DARWIN ABORIGINAL ART FAIR

Connection, community, Country… oh and COVID-19 — as the Darwin Aboriginal Art Fair (DAAF) kicks off again next week, things are set to look a little different as the event moves online for the first time in its history.  

Now in its 14th year, DAAF will run for nine days from 6 August on the DAAF website and social channels. This year Peppermint is proud to partner with the event and its vibrant program of cultural performances, artist workshops and demonstrations, Indigenous food experiences and panel discussions.

On top of its diverse public program, DAAF allows for a rich exchange of art, culture and ideas with Aboriginal and Torres Strait Islander artists. As we all continue the work that comes with becoming a better ally to Indigenous people here in Australia, the event is a great way to engage with the rich heritage and vibrant culture of our First Nations people.

Creativity can be expressed and shared in many ways, so moving beyond the boundaries of a physical fair made sense in 2020, particularly given our collective yearning for a sense of connection and meaning as we move out of lockdown.

IMAGE: 2019 DARWIN ABORIGINAL ART FAIR. PHOTO BY DYLAN BUCKEE.

 

“Creativity can be expressed and shared in many ways, so moving beyond the boundaries of a physical fair made sense in 2020, particularly given our collective yearning for a sense of connection and meaning as we move out of lockdown,” DAAF Foundation Executive Director Claire Summers shared. “It’s exciting to be able to deliver DAAF in such an engaging and accessible format – by moving to a digital platform, we can reach a truly global audience and help people from all walks of life explore the wonderful world of Aboriginal and Torres Strait Islander art and design.” 

This year although DAAF’s annual Country to Couture event won’t be going ahead, organisers will launch the National Indigenous Fashion Awards (NIFA) on NITV’s social media channels on 5 August. Developed as a platform to recognise and celebrate the innovation, diversity and ethical practices of Aboriginal and Torres Strait Islander artists and fashion designers, NIFA will provide opportunities for growth through business development, mentorship, financial support and promotion and skills development.

IMAGE: CHILDREN’S WORKSHOP WITH ANINDILYAKWA ARTS AT 2019 DARWIN ABORIGINAL ART FAIR. PHOTO BY DYLAN BUCKEE.

IMAGE: 2019 DARWIN ABORIGINAL ART FAIR. PHOTO BY DYLAN BUCKEE.

 

“Showcasing vibrant Aboriginal and Torres Strait Islander traditions in new contemporary forms enables us to share the powerful stories which have connected Australia’s First Nations Peoples to this country since time immemorial,” NIFA Creative Director, Nina Fitzgerald, said. “Fashion is a medium which transcends cultural boundaries, and can be the vehicle to bring people together.”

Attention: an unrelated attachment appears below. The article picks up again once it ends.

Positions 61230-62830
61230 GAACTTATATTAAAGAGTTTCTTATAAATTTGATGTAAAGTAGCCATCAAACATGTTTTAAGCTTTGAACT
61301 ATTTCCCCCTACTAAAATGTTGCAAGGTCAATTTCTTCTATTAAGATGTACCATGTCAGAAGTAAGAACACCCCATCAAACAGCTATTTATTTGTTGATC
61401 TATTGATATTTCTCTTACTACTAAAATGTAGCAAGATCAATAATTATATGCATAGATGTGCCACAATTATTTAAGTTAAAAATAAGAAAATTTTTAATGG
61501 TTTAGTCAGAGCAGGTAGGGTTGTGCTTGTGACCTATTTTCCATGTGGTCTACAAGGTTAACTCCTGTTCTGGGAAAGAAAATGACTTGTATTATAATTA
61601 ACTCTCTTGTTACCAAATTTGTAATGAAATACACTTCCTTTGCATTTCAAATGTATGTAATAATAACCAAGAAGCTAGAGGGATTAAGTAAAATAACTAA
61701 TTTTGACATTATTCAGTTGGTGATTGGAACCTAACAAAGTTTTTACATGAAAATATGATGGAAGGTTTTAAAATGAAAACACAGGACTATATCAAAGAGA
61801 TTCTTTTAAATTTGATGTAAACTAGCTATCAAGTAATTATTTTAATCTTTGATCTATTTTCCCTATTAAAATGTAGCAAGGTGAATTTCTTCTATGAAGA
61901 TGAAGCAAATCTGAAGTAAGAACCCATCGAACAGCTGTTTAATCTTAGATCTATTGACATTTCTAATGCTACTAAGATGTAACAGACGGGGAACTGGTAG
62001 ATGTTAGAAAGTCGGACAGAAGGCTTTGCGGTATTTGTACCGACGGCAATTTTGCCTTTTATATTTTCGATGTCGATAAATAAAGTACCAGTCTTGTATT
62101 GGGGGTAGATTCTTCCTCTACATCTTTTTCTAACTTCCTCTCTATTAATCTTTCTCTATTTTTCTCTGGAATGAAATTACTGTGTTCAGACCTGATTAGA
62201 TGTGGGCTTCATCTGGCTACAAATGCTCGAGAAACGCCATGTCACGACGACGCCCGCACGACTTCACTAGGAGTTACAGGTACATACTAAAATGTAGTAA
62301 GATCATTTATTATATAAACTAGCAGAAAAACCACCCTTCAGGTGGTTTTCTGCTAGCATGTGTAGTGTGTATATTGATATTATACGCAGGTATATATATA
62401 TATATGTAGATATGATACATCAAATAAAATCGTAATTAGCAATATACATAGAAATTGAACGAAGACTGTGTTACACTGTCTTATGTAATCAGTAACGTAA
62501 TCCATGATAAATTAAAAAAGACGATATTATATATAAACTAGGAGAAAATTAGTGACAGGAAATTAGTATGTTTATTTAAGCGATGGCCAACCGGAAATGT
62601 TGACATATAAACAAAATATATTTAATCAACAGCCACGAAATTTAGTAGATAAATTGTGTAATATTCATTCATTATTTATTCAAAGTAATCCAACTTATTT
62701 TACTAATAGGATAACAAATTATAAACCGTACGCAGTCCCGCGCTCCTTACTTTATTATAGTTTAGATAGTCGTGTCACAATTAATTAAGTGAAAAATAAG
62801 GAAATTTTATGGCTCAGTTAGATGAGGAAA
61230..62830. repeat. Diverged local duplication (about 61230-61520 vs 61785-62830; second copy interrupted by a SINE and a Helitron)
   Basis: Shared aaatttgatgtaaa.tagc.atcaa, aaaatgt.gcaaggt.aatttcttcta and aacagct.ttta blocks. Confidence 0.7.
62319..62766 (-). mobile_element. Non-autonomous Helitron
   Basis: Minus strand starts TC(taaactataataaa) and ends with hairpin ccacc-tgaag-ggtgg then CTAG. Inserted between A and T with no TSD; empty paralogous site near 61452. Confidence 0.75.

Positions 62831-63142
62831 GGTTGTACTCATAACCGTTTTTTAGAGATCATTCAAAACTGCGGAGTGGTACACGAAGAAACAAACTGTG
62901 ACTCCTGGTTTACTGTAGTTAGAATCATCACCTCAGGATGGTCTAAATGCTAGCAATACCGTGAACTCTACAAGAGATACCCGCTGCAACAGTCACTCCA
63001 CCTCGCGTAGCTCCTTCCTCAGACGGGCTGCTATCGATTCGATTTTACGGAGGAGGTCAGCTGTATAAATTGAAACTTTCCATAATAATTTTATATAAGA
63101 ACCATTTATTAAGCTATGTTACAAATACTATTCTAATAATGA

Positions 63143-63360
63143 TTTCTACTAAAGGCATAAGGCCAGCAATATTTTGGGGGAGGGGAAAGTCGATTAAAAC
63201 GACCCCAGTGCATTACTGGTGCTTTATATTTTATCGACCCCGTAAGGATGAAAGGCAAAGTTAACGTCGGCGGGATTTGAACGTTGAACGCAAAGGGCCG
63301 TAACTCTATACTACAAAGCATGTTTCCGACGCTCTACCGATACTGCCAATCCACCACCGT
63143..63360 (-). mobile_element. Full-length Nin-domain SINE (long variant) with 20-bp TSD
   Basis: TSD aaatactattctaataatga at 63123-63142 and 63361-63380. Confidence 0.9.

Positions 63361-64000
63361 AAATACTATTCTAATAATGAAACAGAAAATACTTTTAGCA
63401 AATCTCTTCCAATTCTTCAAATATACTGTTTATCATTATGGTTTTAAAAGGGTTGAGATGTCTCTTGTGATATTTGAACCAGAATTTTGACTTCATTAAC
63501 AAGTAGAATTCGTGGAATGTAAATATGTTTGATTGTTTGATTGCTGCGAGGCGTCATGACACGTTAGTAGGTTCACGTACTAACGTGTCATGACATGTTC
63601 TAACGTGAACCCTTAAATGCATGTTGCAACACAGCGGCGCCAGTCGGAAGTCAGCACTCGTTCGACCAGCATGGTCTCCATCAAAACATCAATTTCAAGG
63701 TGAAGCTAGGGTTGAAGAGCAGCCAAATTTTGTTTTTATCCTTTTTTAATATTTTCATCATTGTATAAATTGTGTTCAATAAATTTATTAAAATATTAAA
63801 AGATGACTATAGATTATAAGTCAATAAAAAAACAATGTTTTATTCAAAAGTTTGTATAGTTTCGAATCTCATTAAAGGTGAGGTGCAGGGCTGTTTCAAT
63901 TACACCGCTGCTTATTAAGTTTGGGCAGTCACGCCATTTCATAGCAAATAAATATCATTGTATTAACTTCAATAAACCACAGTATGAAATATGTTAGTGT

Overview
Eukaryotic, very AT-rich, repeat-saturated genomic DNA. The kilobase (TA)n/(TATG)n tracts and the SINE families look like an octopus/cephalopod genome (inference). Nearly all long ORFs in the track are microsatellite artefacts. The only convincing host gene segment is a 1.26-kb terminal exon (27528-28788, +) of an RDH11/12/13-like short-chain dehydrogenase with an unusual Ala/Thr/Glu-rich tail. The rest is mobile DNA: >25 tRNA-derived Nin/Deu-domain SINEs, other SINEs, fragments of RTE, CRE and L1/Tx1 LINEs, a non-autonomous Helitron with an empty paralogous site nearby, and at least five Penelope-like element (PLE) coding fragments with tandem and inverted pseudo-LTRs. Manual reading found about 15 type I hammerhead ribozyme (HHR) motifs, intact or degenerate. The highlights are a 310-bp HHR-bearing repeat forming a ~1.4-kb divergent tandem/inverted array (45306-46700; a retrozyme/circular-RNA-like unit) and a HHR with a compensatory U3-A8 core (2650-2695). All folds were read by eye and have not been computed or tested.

Still boasting all the usual excitement and vibrancy of the real-life Fair, the digital program has been thoughtfully curated to offer a series of online events including basket weaving, watercolour painting, artist talks and cultural performances. While some events have already sold out, others are selling fast so check out our pick of the bunch below. 

IMAGE: ARPAKA DANCERS FROM THURSDAY ISLAND AT 2019 DARWIN ABORIGINAL ART FAIR. PHOTO BY DYLAN BUCKEE.

IMAGE: MORNINGTON ISLAND DANCERS AT 2019 DARWIN ABORIGINAL ART FAIR. PHOTO BY DYLAN BUCKEE.

 

Both Ways, Baskets Weaving

Sit with master weavers from Groote Eylandt, including Maicie Lalara who recently returned from an art residency in Jakarta, to learn the basics of weaving baskets using ghost nets, along with recycled fabrics and pandanus fibres.

Friday 7 August

12.30pm – 2:00pm (ACST)

Online event via Zoom

Hands on Watercolour Painting

Acclaimed artists from Iltja Ntjarra Art Centre will teach a watercolour landscape masterclass. Learn how to paint the beautiful desert sky, the MacDonnell Ranges, and the iconic white gumtrees. 

Monday 10 August

1:00pm – 2:30pm (ACST)

Online Event via Zoom

Artists of Iltja Ntjarra Many Hands Art Centre

Artists of Iltja Ntjarra Many Hands Art Centre, Mervyn Rubuntja, Clara Inkamala and Selma Nunay Coulthard, will share stories and insight into their varied careers as artists and teachers with Indigenous curator Tina Baum.

Friday 7 August

1.00pm – 1.45pm (ACST)

Free online event via Zoom

The Monster Net Project

Join artists Annabel Amagula and Maicie Lalara for their talk, ‘The Monster Net Project’, about their Asialink Artist in Residence project, facilitated by Erin Vink.

Friday 7 August

11.00am – 11.45am (ACST)

Free online event via Zoom

Long Water: Fibre Stories

‘Long Water: Fibre Stories’ artists, Susan Balbunga, Fiona Elisala-Mosby, Ruth Nalmakarra and Lucy Simpson, join exhibition curator, Freja Carmichael, in conversation, as the artists discuss their work and personal connections to salt water and fresh water Country.

Friday 14 August

11.00am – 11:45am (ACST)

Free online event via Zoom

Mornington Island Dancers

Since their very first public performance in Cairns in August 1964, the Mornington Island Dancers have been sharing Traditional Lardil culture with audiences.

Monday 10 August

11:00am – 11:30am (ACST)

Free online event via Facebook


TOP IMAGE: ELCHO ISLAND ARTS BOOTH AT 2019 DARWIN ABORIGINAL ART FAIR BY DYLAN BUCKEE. 
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